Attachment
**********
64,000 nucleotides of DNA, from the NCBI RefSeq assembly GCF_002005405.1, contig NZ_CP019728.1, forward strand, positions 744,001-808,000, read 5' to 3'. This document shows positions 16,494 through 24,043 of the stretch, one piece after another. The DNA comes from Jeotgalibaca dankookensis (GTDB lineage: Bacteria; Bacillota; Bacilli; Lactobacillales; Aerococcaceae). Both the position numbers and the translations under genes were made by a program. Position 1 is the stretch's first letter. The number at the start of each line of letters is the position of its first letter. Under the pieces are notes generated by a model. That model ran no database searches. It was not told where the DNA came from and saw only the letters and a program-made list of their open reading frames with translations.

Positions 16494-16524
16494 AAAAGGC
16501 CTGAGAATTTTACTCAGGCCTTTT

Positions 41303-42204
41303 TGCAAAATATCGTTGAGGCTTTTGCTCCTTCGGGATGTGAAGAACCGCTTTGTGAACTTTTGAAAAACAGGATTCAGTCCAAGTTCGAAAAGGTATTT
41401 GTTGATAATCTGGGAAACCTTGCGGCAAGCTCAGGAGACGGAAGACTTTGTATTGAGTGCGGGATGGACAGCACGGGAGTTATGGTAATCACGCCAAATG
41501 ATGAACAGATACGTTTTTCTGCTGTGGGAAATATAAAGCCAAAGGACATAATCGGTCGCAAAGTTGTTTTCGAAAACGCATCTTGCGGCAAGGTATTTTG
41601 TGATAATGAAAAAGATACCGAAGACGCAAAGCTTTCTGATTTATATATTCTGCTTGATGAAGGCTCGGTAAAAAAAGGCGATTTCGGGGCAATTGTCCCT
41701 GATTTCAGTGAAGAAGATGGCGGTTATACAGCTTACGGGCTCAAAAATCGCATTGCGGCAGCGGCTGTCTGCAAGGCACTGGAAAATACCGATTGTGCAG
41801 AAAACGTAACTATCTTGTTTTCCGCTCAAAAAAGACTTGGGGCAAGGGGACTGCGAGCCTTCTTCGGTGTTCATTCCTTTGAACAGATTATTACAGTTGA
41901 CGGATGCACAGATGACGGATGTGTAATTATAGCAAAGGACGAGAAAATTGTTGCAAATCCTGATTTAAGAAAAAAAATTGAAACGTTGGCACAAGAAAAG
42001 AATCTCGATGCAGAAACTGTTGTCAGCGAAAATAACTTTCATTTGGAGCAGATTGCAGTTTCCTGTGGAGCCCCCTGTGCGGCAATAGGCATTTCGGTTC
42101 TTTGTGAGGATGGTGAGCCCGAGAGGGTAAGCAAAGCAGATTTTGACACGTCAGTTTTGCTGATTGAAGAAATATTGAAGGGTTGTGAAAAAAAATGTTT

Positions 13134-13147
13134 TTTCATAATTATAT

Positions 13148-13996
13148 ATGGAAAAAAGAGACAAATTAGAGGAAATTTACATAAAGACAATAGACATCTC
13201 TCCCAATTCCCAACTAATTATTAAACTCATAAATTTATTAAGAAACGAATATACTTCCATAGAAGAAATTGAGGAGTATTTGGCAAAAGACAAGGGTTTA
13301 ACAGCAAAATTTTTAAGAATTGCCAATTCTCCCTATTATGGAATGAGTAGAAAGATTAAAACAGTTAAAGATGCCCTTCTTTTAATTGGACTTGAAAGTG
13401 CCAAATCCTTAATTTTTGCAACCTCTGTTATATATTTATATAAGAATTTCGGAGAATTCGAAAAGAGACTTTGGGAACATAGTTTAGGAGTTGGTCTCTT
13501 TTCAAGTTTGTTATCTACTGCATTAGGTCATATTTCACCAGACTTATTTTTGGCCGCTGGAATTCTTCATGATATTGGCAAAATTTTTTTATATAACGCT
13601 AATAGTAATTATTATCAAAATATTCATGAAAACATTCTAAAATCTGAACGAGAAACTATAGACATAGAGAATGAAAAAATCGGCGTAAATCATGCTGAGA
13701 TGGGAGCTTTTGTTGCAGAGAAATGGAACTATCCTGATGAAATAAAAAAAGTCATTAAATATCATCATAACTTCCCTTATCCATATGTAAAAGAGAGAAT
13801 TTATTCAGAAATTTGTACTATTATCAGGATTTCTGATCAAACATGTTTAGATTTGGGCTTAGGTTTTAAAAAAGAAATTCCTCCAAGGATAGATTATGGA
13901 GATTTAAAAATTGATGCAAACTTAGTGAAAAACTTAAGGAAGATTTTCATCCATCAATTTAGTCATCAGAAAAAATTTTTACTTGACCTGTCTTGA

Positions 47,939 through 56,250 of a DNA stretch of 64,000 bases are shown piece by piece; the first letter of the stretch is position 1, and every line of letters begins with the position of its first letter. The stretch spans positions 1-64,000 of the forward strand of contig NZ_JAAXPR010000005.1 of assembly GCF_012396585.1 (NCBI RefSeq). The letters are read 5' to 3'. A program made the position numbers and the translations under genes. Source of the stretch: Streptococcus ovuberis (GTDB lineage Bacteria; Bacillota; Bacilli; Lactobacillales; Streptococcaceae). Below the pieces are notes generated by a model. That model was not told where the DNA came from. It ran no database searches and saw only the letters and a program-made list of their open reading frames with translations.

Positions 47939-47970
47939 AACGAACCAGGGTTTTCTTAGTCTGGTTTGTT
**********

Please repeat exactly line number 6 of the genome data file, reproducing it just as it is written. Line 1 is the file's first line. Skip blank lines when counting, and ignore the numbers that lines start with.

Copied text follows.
41303 TGCAAAATATCGTTGAGGCTTTTGCTCCTTCGGGATGTGAAGAACCGCTTTGTGAACTTTTGAAAAACAGGATTCAGTCCAAGTTCGAAAAGGTATTT